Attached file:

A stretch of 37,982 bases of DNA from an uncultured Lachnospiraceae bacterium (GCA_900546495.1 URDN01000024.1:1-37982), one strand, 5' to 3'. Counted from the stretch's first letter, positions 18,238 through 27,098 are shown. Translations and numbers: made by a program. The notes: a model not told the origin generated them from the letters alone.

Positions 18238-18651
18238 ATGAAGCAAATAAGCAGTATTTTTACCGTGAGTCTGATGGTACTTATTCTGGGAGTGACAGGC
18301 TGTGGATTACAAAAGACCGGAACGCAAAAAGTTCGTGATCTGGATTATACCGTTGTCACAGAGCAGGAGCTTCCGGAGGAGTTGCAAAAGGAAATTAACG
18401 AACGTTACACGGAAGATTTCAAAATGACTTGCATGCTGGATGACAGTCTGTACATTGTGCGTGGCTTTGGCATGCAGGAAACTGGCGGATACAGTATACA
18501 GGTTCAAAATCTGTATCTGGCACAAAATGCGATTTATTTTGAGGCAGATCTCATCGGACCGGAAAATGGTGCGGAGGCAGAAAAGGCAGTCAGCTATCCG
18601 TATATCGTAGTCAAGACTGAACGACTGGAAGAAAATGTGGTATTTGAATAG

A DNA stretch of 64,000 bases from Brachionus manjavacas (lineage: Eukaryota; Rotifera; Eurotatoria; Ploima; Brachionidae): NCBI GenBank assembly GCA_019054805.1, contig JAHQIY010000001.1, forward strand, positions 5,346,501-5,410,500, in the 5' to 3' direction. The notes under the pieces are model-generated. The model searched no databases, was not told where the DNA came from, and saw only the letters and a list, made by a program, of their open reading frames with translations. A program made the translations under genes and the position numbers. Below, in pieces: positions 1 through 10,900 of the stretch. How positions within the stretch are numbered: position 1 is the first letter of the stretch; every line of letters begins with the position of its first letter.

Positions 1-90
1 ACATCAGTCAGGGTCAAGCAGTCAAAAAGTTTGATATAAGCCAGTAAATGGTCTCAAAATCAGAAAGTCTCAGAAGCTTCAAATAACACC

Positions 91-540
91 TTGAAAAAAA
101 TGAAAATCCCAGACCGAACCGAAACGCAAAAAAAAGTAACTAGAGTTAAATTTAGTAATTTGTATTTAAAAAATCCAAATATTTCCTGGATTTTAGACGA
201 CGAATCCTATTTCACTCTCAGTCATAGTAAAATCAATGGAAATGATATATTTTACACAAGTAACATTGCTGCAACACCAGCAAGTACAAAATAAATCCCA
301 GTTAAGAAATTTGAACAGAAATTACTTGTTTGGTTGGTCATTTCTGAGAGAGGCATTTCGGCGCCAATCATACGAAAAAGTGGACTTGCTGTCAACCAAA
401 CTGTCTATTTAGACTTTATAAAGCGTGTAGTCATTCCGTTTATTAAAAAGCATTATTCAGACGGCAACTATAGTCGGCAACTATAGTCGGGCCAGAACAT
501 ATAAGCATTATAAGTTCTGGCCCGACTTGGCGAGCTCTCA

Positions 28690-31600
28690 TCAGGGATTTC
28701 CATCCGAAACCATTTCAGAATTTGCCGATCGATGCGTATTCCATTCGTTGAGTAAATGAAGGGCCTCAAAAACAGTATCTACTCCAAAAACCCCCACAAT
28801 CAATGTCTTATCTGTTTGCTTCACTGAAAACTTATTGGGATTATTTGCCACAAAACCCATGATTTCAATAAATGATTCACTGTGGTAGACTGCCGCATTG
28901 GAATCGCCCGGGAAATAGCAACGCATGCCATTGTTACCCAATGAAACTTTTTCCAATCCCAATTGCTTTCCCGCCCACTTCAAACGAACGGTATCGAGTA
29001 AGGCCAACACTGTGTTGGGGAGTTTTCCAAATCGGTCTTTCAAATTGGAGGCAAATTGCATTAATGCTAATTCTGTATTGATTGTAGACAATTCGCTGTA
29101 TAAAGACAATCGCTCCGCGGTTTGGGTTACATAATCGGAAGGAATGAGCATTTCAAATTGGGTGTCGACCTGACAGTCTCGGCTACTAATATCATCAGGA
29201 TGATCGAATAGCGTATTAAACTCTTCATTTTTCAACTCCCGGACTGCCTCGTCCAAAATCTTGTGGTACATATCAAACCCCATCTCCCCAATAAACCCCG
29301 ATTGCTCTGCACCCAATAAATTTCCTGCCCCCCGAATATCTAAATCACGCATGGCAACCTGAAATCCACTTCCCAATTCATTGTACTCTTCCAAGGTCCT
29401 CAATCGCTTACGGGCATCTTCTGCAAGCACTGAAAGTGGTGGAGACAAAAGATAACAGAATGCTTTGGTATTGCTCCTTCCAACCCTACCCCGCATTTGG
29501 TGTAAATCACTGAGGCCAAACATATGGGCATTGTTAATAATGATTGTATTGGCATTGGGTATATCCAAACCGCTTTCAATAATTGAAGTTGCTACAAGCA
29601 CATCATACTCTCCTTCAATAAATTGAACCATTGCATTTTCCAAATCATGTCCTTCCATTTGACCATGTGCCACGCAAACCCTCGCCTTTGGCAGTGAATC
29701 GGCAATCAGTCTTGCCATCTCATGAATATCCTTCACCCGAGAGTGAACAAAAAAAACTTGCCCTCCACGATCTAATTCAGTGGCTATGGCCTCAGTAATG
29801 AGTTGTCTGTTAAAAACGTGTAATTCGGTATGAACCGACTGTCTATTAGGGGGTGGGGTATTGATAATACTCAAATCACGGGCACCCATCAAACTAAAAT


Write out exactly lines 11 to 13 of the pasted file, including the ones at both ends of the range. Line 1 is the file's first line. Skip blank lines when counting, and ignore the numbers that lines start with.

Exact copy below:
Positions 91-540
91 TTGAAAAAAA
101 TGAAAATCCCAGACCGAACCGAAACGCAAAAAAAAGTAACTAGAGTTAAATTTAGTAATTTGTATTTAAAAAATCCAAATATTTCCTGGATTTTAGACGA